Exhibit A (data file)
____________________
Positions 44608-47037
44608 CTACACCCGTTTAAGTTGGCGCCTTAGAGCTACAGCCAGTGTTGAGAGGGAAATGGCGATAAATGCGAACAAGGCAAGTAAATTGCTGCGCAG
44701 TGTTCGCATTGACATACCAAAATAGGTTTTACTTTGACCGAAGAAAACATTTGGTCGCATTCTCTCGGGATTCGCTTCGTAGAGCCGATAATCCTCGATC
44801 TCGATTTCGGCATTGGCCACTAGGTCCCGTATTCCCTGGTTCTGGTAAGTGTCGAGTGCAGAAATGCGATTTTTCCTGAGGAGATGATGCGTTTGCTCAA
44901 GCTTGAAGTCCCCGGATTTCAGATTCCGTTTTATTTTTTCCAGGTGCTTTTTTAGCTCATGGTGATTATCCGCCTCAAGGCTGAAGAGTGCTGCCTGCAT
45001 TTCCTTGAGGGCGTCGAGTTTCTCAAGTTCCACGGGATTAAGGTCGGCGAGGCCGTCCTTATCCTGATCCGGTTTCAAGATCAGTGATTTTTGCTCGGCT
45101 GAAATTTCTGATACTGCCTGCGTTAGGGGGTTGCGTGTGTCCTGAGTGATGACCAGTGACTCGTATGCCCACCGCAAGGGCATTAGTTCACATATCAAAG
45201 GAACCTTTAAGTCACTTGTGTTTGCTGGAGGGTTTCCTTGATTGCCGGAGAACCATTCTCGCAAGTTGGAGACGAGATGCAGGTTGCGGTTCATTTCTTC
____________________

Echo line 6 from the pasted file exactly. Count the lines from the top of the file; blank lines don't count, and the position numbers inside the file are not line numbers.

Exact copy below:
45001 TTCCTTGAGGGCGTCGAGTTTCTCAAGTTCCACGGGATTAAGGTCGGCGAGGCCGTCCTTATCCTGATCCGGTTTCAAGATCAGTGATTTTTGCTCGGCT